How to Figure Out the Age of a Baby Squirrel

If you’ve found a baby squirrel, you’re probably wondering how old it is. Figuring out the age of a baby squirrel is a little tricky but not impossible. It’s especially important to have this information if you plan on raising the squirrel and need to decide what to feed her, when to release her, etc.

Most methods for determining the age of squirrels have been developed by scientists for research purposes. For example, X-rays can be used to measure bone fusion and growth, and the weight of a squirrel’s eye lens gives a reliable indication of age as well.1 Obviously, these methods don’t help us because a.) they require expensive, specialized equipment and b.) we don’t want to sacrifice and dissect our baby squirrel.

Fortunately, there are alternative ways to gauge the age of squirrels. These methods rely on observations of both the time of year and the baby squirrel’s physical development. Even though there’s no way to know precisely how old a squirrel is, you should be able to make a pretty good approximation using the following information.

Using the Time of Year to Age Baby Squirrels

The month in which you find a baby squirrel can give you a rough idea of its age. Since we know most squirrels are born in either March or July, simply count backwards on a calendar to estimate her age in months. Squirrels become self-sufficient at around 10 – 12 weeks of age,2,3 so you shouldn’t find any “baby” squirrels that are more than 3 months old.

Using the Rate of Physical Development to Age Baby Squirrels4

Like people, squirrels are born without any hair or teeth. Their eyes and ears are also closed at birth. Noting the development of these characteristics can give you a fairly accurate idea of a squirrel’s age in weeks. This method is only useful for very young squirrels because by the time they’re about 6 weeks old, all these traits will be present.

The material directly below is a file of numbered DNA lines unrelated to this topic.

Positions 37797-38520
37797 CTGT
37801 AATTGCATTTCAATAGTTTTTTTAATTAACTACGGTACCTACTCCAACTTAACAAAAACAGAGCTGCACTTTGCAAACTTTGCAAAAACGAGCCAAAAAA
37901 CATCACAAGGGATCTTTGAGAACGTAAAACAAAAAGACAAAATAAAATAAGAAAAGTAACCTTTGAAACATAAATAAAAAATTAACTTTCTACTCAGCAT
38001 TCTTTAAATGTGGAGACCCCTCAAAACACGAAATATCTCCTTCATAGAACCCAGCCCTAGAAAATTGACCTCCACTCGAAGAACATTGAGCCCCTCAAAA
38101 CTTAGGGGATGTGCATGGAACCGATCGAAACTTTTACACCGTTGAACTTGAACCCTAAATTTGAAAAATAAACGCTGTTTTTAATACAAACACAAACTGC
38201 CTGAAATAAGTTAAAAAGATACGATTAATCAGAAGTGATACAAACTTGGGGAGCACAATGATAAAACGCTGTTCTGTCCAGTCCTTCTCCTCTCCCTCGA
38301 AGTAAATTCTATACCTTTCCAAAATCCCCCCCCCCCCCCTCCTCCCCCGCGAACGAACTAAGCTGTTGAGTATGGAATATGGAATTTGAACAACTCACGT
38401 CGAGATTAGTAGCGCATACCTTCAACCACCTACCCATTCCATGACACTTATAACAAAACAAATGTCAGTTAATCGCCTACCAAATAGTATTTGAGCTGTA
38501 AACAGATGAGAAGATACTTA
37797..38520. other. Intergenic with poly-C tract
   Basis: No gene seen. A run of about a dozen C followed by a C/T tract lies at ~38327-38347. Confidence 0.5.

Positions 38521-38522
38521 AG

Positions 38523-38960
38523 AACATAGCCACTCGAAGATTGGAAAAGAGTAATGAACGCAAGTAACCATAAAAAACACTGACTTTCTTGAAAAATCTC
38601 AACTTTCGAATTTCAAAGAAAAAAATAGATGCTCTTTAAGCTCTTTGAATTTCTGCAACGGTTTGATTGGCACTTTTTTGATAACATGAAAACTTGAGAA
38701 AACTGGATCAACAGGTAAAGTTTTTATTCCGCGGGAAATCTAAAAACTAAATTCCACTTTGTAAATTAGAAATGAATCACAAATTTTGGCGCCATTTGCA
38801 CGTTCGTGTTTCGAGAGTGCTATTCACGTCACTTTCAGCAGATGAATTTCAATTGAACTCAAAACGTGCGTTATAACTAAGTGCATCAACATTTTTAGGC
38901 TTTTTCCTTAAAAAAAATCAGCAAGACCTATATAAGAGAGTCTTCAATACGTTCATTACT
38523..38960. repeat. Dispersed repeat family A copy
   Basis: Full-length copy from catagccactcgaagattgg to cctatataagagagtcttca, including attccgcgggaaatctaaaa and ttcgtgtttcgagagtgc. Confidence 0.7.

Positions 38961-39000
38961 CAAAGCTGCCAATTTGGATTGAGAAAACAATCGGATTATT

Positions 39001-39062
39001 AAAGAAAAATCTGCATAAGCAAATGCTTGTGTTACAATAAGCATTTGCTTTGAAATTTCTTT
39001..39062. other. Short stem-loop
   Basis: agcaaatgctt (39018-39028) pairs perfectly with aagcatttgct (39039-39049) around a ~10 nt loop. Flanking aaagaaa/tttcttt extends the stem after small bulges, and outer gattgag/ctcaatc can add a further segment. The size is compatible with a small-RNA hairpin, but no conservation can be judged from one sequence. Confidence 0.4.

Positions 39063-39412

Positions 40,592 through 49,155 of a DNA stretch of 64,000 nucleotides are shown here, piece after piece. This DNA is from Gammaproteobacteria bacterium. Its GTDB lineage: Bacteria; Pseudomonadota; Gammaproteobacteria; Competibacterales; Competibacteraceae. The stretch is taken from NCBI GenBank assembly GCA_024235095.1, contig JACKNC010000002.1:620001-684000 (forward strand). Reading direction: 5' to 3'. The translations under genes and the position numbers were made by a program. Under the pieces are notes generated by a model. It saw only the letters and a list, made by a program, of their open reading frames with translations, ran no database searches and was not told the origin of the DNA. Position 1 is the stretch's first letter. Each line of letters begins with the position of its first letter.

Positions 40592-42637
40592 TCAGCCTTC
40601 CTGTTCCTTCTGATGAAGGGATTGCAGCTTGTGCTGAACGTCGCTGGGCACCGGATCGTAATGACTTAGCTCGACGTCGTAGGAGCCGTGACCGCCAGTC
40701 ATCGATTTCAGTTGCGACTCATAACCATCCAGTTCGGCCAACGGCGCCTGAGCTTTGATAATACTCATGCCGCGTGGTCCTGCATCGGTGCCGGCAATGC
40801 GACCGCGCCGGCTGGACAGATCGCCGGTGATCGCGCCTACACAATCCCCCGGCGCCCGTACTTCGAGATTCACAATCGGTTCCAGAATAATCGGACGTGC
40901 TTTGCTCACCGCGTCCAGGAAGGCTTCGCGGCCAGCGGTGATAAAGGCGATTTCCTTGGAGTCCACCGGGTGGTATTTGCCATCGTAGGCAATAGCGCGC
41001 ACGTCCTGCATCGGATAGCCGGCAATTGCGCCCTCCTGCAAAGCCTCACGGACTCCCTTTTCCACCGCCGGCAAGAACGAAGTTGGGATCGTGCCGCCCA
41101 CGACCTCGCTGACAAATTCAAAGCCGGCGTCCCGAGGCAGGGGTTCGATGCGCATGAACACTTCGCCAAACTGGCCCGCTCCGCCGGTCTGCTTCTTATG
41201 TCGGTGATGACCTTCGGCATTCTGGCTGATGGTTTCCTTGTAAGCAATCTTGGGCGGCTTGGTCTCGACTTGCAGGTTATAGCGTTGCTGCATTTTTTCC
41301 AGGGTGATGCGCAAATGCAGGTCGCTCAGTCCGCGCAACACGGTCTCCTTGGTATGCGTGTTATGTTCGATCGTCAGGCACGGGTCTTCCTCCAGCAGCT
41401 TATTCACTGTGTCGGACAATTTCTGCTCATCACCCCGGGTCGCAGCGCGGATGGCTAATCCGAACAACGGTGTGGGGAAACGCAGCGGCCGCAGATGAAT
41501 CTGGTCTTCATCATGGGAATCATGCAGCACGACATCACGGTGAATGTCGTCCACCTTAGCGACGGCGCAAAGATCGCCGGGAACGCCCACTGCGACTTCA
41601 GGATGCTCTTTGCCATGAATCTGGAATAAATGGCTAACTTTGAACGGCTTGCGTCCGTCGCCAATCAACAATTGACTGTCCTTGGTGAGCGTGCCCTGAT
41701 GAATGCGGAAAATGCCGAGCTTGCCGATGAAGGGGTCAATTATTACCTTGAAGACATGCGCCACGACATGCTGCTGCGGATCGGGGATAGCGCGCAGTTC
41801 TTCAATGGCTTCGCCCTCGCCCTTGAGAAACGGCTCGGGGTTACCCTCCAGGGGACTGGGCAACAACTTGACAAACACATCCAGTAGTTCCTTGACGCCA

Fur – Hair first appears on the backs of squirrels at around 2 weeks of age and will grow to be 1 mm long by the third week. When the white hair on the tail is 2 mm long, the squirrel is about 4 weeks old. Fur will cover the underside of the tail (facing the belly) when the squirrel is 6 weeks of age.

Teeth – The appearance of a squirrel’s incisors, the sharp, prominent teeth in the front of a squirrel’s mouth, can also be used to help age a squirrel. The lower incisors come in first at about 3 weeks of age. Typically, the upper incisors don’t come in until the squirrel is about 4 1/2 weeks old.

Eyes – The age at which baby squirrels open their eyes can vary by several weeks. Most squirrels will have open eyes, either clear or cloudy, by the time they’re 5 weeks old. However, baby squirrels have been known to start opening their eyes by as early as 3 1/2 weeks and as late as 6 weeks.

Ears – Baby squirrel ears usually open when the squirrel is 3 – 4 weeks old.

Every child develops at a different rate, and as you can see, juvenile squirrels are no different. Instead of relying on a single attribute to determine age, it’s better to take all of the characteristics listed above into account along with the time of year. You can also use this handy tool to estimate the age of your squirrel.

Example of How to Estimate a Baby Squirrel’s AgeBaby squirrel age example

As you can see in the example above, this young squirrel’s eyes and ears are open, so he’s at least 3 1/2 weeks old. However, we know he’s younger than 6 weeks of age because the fur on the underside of his tail hasn’t quite filled in yet. The white fur on the tail is definitely longer than the 2 mm usually seen at 4 weeks. Therefore, this squirrel is probably about 5 weeks old.


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References

1 Dubock, A. (1979). Methods of age determination in Grey squirrels (Sciurus carolinensis) in Britain. Journal of Zoology, 188(1), 27 – 40. Retrieved from https://www.researchgate.net/publication/230109361_Methods_of_ageing_Grey_squirrels_Sciurus_carolinensis_in_Britain

2 Reid, F. (2006). A field guide to mammals of North America (4th ed.). New York, NY: Houghton Mifflin Company.

3 Webster, D., Parnell, J., & Biggs, W. (1985). Mammals of the Carolinas, Virginia, and Maryland. Chapel Hill and London: The University of North Carolina Press.

4 Uhlig, H. (1955). The determination of age of nestling and sub-adult gray squirrels in West Virginia. The Journal of Wildlife Management, 19(4), 479-483.

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